Hey, Let’s All Play Unmanned Together

By Craig Pearson on February 17th, 2012 at 3:11 pm.

Zzzzzzzz
I’ve just had couple of playthroughs of Molleindustria’s Unmanned and my immediate reaction to it was that I wanted other people to play it and talk about it. It’s about the mundanity of one man’s life, despite being a UAD pilot for the military, and the thoughts that flit through his brain during the day. You pick at those threads, creating his inner-monologue while carrying out his actions. I want to know how you went about it, but I don’t want to spoil much before you do here, but there’s more detail below. I’d just rather you didn’t read beyond this paragraph before having at least one game.

It has an odd, split-screen method to the action. Click around and make things happen: some stuff looked like a cut-scene until I used my mouse over it. My first playthrough I went with my instincts. He woke from a nightmare and I wanted to cheer him up, which meant focussing on the cheerier thoughts. I was attempting to make his day better. He had a positive outlook on work while shaving, although driving I managed to swerve off the road thanks to an IM I received (in the real world). At work I steered toward flirting with the boss and chatting on the phone to the wife I aimed to be a protective father. Back home I was the jocular, easy going dad that didn’t pry.

The odd thing was that he was utterly unlike me in real-life, and I’m still wondering why I decided to take the easy route. There are obvious threads that the dialogue will take you down, and I actively avoided anything that felt heavy. There’s something about his demeanor that made me want to avoid walking him through heavier implications. Maybe it felt like prying? Or maybe the choices have a devastating mundanity. People have to make difficult decisions and ask hard questions everyday, and I took a blinkered view. It did feel like I was playing the way he’s gone through life up to this point.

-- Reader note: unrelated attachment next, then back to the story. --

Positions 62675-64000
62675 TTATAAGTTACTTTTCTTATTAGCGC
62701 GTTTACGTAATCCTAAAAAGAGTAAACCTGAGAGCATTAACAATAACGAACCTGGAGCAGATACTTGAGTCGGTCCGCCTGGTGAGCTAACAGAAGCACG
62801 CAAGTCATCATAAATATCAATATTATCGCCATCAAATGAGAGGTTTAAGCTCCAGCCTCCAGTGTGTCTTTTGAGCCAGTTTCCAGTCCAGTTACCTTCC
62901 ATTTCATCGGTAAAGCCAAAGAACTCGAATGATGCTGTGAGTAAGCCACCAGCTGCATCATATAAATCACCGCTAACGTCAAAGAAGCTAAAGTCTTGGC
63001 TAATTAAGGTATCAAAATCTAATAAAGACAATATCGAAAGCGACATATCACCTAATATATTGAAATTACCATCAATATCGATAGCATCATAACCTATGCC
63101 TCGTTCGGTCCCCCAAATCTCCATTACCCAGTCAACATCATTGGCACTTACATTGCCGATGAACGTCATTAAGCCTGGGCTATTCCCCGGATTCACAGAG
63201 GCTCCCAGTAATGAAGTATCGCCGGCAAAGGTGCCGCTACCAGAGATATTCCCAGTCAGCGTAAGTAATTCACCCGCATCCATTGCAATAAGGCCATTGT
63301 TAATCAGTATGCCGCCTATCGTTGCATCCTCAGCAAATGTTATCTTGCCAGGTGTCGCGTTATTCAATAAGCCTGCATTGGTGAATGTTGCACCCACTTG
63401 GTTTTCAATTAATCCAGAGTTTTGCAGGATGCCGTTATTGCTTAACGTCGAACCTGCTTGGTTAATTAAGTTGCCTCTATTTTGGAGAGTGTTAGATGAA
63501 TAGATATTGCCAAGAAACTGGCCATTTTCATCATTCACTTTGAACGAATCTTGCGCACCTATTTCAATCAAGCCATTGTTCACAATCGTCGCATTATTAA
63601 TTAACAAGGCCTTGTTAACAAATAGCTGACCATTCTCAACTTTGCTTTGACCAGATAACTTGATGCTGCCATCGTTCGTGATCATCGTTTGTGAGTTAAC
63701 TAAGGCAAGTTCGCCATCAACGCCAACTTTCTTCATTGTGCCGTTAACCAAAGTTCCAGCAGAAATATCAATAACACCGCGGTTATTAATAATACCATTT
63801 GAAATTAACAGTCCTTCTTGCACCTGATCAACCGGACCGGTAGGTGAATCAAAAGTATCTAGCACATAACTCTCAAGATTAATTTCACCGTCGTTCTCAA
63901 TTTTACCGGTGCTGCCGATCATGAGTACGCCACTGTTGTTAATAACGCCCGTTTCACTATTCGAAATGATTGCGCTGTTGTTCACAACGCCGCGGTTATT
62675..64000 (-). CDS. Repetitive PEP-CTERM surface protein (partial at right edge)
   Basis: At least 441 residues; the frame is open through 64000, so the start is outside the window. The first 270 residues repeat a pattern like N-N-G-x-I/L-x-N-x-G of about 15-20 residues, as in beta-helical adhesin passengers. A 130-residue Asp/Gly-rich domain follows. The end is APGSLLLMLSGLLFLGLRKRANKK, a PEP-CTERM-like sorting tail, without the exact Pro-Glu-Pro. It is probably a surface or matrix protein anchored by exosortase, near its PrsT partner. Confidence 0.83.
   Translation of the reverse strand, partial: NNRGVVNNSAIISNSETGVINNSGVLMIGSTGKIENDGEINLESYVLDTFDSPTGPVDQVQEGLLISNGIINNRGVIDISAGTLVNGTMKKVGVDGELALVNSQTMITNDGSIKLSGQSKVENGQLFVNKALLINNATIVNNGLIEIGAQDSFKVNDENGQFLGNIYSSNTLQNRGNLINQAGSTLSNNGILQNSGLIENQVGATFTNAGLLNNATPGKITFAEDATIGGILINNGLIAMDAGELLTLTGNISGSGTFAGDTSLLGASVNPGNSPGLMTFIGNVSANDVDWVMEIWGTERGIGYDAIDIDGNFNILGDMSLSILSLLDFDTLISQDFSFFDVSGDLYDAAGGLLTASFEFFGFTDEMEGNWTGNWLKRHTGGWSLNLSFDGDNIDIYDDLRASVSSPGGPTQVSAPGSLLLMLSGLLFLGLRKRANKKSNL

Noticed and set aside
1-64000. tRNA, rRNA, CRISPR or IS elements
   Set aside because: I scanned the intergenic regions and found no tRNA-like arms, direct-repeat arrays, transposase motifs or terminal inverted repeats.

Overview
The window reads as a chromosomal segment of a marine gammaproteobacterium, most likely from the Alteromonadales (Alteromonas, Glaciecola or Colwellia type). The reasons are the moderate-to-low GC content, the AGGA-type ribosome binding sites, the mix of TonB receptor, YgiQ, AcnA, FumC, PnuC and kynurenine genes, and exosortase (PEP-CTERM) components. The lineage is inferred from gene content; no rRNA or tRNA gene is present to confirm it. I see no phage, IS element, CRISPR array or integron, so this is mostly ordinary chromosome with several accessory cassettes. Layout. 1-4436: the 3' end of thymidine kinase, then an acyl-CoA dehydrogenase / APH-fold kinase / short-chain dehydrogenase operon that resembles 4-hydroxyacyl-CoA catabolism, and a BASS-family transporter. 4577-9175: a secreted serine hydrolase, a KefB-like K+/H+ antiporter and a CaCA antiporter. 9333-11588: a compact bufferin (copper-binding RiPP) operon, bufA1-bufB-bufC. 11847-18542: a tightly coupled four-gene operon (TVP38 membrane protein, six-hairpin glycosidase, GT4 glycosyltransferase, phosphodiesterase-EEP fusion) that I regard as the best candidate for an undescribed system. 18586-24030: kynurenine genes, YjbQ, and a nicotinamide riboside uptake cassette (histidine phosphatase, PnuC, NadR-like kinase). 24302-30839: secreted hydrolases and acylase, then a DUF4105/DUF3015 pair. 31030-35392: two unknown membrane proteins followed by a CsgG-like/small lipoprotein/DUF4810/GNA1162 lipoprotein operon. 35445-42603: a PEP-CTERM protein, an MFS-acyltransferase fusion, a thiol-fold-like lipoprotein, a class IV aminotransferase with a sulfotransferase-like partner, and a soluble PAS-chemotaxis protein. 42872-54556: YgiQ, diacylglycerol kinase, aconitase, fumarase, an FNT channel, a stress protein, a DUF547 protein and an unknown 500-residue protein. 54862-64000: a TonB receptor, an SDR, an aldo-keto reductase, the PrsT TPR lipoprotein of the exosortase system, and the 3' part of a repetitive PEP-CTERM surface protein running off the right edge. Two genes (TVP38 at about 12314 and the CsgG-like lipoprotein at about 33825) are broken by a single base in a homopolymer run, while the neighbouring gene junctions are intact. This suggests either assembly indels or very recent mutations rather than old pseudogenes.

The second playthrough I stayed on the road, and something wonderful happened. You’ll see, and it’ll be stuck in your head all day. I also focused this time on making people happy around me, even if it seemed like I’d have to deal with the consequences. Not that there are. The achievements you earn as you play are slightly mocking.

I’m hoping to crowd-source all the variables, to see what you went through, and why. It’s not huge: there’s about five minutes here, but they’re worthwhile.

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23 Comments »

  1. engion3 says:

    i blew that infidel sky high

  2. engion3 says:

    I felt satisfaction and made the world a little safer

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    tumbleworld says: